Pickpockets usually work in pairs, although sometimes in troupes of three or four or more. So their allies are usually close at hand. An item in the New York Times, April 28, 1970, told of the police breaking up an eighty-member ring of pickpockets operating on New York subways. Its members had come largely from South American countries and were each said to realize from $600 to $800 weekly.
Those who have made picking pockets their profession usually have a keen understanding of human nature and are very good at judging who is likely to be a good “mark” or victim—those who daydream or who are so intensely involved in what they are doing that they become oblivious to what is going on around them. The professionals even seem to have a “nose” for money, and some will garner more than $1,000 a day. The elite among them make a yearly circuit of the leading racing events in the United States and Europe where large crowds of the rich gather.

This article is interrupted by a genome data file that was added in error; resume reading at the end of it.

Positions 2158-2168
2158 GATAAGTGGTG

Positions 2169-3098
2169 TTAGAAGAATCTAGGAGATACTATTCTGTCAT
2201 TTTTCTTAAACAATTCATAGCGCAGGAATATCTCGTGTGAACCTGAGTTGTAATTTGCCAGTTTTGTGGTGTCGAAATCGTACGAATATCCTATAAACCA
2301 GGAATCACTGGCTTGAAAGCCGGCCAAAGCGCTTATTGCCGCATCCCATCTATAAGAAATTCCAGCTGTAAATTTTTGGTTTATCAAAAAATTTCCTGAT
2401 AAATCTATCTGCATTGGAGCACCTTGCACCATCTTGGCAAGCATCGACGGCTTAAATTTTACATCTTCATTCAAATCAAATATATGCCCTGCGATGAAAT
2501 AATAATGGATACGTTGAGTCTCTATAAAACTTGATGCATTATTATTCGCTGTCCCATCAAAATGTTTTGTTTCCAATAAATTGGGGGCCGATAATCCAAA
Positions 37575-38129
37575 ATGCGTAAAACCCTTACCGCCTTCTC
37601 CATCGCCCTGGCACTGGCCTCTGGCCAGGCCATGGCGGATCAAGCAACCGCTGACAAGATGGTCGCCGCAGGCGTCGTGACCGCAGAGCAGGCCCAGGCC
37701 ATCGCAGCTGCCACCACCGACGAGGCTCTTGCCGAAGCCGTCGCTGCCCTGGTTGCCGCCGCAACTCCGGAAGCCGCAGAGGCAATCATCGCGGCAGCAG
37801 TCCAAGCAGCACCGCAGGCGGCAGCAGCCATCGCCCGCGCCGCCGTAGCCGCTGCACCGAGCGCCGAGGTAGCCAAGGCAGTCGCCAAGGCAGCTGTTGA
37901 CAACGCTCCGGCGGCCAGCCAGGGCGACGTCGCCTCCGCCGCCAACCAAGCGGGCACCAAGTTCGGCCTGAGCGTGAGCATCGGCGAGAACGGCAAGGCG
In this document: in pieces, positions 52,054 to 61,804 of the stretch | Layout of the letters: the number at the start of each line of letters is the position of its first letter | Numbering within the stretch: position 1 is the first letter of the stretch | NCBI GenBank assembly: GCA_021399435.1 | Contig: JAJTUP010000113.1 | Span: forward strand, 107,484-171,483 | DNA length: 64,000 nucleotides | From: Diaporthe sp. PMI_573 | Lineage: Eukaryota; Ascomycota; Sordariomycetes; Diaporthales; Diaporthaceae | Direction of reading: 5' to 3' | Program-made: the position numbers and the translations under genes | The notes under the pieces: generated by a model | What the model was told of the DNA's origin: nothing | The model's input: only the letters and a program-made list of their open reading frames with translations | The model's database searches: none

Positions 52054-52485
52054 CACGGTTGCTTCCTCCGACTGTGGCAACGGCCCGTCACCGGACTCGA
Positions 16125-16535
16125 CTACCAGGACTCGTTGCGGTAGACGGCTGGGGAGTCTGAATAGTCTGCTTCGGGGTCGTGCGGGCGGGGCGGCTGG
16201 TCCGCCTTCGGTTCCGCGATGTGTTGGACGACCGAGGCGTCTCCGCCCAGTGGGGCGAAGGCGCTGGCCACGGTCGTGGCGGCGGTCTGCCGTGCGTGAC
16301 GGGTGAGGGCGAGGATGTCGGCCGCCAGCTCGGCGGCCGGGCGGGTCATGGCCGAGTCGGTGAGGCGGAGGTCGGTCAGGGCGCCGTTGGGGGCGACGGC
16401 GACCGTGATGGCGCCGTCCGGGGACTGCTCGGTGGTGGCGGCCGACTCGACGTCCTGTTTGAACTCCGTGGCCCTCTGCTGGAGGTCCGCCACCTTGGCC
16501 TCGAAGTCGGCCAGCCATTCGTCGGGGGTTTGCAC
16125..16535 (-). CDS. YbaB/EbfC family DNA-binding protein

Pickpockets are a proud lot. Because their profession does take considerable skill, each one likes to think that he is among the best there is. In fact, so much is this the case that some of them are most crestfallen when they are caught plying their trade. They have even been known to ask their victims how it was that they noticed when their pockets were being picked!
That picking pockets takes considerable skill can be appreciated when we note how entertainers have trained themselves in this matter. They are skilled at removing not only wallets but rings, wristwatches, stickpins and all manner of other jewelry from men and women at parties without their being made aware of it. They even have been known to remove the suspenders from men without their noticing it until their trousers began to fall down! One such Swedish entertainer currently earns $100,000 a year.